It boils down to this, Cav... You seem to think that the main hull of these mentioned trimarans can get to the surface all on its own without being jacked-up there by the immersed fulcrum of the leeward ama. You mentioned model testing to make these proofs, as if models can be called forth as precise arguments in the discussion. I would direct you to this recently posted interview on another thread in which one of the leading hydrodynamicists in the boating word today talks about the efficacy of models as proof sources: http://catsailingnews.blogspot.com/2010/05/cs-interview-martin-fischer.html

    Take a moment, if you will, to digest what he is saying. Look at the body of work he has done over the last several years. Now, let us all know, with a straight face, that you can give us precisely accurate data that shows what you would like us to believe. Still, if you want to roll with the, "pull a model boat around and it will show you if it can plane" theory, then by all means, knock yourself out and prove it to us. You made the argument, you make the proofs. I have nothing to do with that bit, Cav and it's all on you if you think it is valid.

    Some posts back, both Paul B and myself suggested that you could very easily, well, maybe not so "easily", but still... you can prove that an F-Boat can plane by: Simply dropping the amas, sticking racks on that dude, chuffing-on a large number of performance dinghy guys and go out and give it a go. See, for real, if the hull can plane, all by itself under sail and do get it on video. That will show you if the boat needs to be levered-up, or if it can get there on its own. I suggest that it won't.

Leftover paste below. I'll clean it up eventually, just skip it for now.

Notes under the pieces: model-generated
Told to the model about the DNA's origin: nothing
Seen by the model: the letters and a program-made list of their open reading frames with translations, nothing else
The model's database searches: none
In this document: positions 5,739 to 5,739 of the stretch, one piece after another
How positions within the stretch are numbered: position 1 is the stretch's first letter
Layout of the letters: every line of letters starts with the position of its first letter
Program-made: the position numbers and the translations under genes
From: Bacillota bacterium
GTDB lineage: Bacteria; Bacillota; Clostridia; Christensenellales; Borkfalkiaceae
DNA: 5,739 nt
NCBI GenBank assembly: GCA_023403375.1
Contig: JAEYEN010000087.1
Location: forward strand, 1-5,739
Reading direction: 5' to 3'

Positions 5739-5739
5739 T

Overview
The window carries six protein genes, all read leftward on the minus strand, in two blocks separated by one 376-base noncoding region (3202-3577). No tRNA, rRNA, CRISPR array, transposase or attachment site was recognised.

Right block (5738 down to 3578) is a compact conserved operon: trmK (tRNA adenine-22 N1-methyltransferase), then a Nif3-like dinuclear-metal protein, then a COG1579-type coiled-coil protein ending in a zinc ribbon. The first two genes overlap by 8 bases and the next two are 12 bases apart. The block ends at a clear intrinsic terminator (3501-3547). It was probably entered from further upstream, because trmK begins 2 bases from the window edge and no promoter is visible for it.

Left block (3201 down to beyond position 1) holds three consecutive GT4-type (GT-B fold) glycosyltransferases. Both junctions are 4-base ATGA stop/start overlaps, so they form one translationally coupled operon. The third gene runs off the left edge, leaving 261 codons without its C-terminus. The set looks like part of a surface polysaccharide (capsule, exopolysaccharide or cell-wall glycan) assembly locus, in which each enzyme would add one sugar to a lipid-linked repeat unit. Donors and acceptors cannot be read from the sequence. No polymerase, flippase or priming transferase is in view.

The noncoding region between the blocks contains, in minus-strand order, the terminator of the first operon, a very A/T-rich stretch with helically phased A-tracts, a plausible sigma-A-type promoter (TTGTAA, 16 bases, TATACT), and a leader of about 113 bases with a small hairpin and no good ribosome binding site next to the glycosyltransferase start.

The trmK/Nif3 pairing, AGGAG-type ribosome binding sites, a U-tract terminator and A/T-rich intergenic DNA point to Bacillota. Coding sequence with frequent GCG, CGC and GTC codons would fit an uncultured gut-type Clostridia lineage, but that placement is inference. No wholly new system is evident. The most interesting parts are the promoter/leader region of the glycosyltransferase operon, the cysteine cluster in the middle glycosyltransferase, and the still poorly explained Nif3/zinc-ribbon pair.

This same thing holds true for your trimaran. That's a perfect test vehicle if there ever was one, since you have total control of the beast and can quickly get it ready to make its solo planing debut. What do you say, Cav? Wanna put your boat to the test for all to see. Heck, if you get it ready, I'll even fly up to wherever it is you are located and shoot the video for you. Nothing like a broadcast quality HD video clip to show us that you know of what you speak.


    Lastly... and I do mean lastly. Just what is it about wanting to live in the mahogany halls of planing boats that is so compelling when even the average trimaran is still ridiculously fast compared to any average monohull on the water? Isn't it good enough for you that you have to float goofy claims out there that you have a "planing main hull"? Isn't this kinda like putting a personalized, carbon fiber, body-hugging, wannabe F1 racing seat in your V6 Honda Accord with the rest of the interior stuff still intact? Come on, man, quit trying so hard to be something that doesn't matter anyway and just go sail the boat.

    Sheesh.
     
  6. cavalier mk2
    Joined: Mar 2010